Motsepe is the owner and president of South Africa’s Mamelodi Sundowns Football Club, the third-largest in the country. Although he has had many successes in the mining industry, the same cannot be said for Sundowns. The club does not have the golden touch and has suffered a number of poor seasons due to coaching and squad difficulties.
But this does not make the game any less sweet for the family.
“Soccer is how we relax as a family. Patrice is very passionate about the sport, as are our three sons, so it is how we as a family choose to spend our leisure time,” says Moloi-Motsepe.
She says one of the reasons she was attracted to her husband, who is also the founder and chairman of diversified mining company African Rainbow Minerals, is because he displayed a quality that appealed to her: ambition.
“We became very close friends because I was about studying for my medical degree and he was about studying for his law degree. So that worked for us. There was a clear connection.”
After graduating, Moloi-Motsepe took a break to raise her children. The couple then got an opportunity to work in Virginia in the US, where she joined the Medical College of Virginia and her husband a law firm.
At the college, she had an epiphany about her future. She was exposed to clinics for girls and women, and rea-lized that health care back in South Africa could be implemented very differently. Also, her experience had shown that women and girls mostly prefer doctors who are their own gender, as they are easier to relate to.
When she returned home, Moloi-Motsepe enrolled at the University of Stellenbosch to fine-tune her focus. Afterwards, she opened one of the first women’s health clinics in Rivonia, Johannesburg.
Although she no longer practices, Moloi-Motsepe believes that once you are a doctor, you are always doctor. Up until today, she is still very involved in women’s health.
She is a past president of the Cancer Association of South Africa, and raises awareness around breast cancer through her Design for Life campaign. The initiative encourages local fashion designers to create T-shirts which are sold and used in the fight against the disease. The Motsepe Family Foundation is working with UN Women and the South African Women, Children and Persons with Disabilities Department on gender responsibility initiatives. Moloi-Motsepe also supports The Clothing Bank, a non-profit or-ganization based in Cape Town, which focuses on enterprise development programs to teach women how to run small retail businesses.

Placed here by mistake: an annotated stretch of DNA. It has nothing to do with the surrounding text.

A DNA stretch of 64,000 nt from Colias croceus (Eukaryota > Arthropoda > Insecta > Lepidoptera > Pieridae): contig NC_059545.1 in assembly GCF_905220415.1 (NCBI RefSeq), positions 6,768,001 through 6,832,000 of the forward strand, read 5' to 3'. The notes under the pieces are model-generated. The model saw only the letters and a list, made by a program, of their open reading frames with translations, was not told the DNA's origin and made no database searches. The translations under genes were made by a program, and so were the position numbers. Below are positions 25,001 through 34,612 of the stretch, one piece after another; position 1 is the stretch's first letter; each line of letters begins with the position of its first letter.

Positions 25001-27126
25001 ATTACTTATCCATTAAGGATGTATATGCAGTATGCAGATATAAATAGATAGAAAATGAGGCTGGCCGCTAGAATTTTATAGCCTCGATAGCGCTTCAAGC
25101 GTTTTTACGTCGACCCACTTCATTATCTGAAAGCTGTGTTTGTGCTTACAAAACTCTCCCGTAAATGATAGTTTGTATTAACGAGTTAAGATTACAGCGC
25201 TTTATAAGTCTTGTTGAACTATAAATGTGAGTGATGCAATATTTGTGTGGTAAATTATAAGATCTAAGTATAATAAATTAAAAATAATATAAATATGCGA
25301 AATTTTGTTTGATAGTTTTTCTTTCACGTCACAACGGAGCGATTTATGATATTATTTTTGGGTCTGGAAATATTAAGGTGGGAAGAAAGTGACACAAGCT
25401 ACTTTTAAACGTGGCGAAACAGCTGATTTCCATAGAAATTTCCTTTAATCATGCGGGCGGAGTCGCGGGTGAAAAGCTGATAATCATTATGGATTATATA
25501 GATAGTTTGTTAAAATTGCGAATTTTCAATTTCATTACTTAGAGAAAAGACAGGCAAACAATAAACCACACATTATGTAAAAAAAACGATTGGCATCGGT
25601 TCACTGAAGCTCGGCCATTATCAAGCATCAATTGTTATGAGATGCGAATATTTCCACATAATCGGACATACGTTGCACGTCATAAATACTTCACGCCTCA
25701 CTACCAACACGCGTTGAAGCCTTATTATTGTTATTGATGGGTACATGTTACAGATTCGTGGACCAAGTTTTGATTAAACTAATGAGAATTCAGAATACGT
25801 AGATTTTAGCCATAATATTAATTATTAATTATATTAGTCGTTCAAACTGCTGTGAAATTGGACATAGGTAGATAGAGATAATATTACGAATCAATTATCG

From the outside, Moloi-Motsepe seems to have it all, successfully weaving together the numerous threads in her life.
“I don’t know if it is luck, honestly. But somehow I found things that seem to fit. You know the word disease means ‘dis-ease’ and whether it’s in health, or employment for women, or job creation through the businesses I am involved in, I remain true to always trying to remove ‘dis-ease’. People often ask me why the shift from medicine to fashion. I guess that’s what holds them together.”
Asked if the next thread could possibly be politics, Moloi-Motsepe says she does not believe it will help her or her husband’s cause. She says the couple is better positioned to support and influence change as businesspeople.
But she does believe it is time for a woman president to lead South Africa, defining power as the ability to influence change in a positive way.
Moloi-Motsepe believes women bring qualities to the workplace that are imperative, such as empathy and prudence. “Am I like that? I think so. I think I do think a lot about things.”
She also describes herself as pioneering and a risk-taker, but only after she has done her homework properly.
Being well-heeled has certainly helped Moloi-Motsepe achieve her ambitions and she is not embarrassed by it.
“Wealth is a blessing. It’s an honor. It’s an obligation to make good use of it… We will be comfortable, our children will be comfortable, but we can make so much good use of the wealth by helping others help themselves. It doesn’t make me feel uncomfortable. I don’t think about it.”
Moloi-Motsepe is certain about what she wants to be remembered for, although she quips she will mean different things to different people once she has died.
“I want to be remembered for having had a major contribution to changing the African fashion landscape, on a global scale. In the bigger picture, every day it’s about how I can change other people’s circumstances. How can I make a difference? Whether it’s at home, with workers at my business or the community we are involved in, it’s about how do you make the world better for others.”
Although Moloi-Motsepe is more than capable of making a difference, she remained guarded about her net wealth throughout the interview, even joking at one point that as a journalist, I probably knew more than she did about how much she is valued at. All she would say is that she is a beneficiary of a trust, which owns all the Motsepe family assets.
After spending half the day with Motsepe-Moloi, probing her on her business acumen and what makes her tick, I walk away with the distinct feeling that while I may know more about her, many of her facets have yet to be peeled away.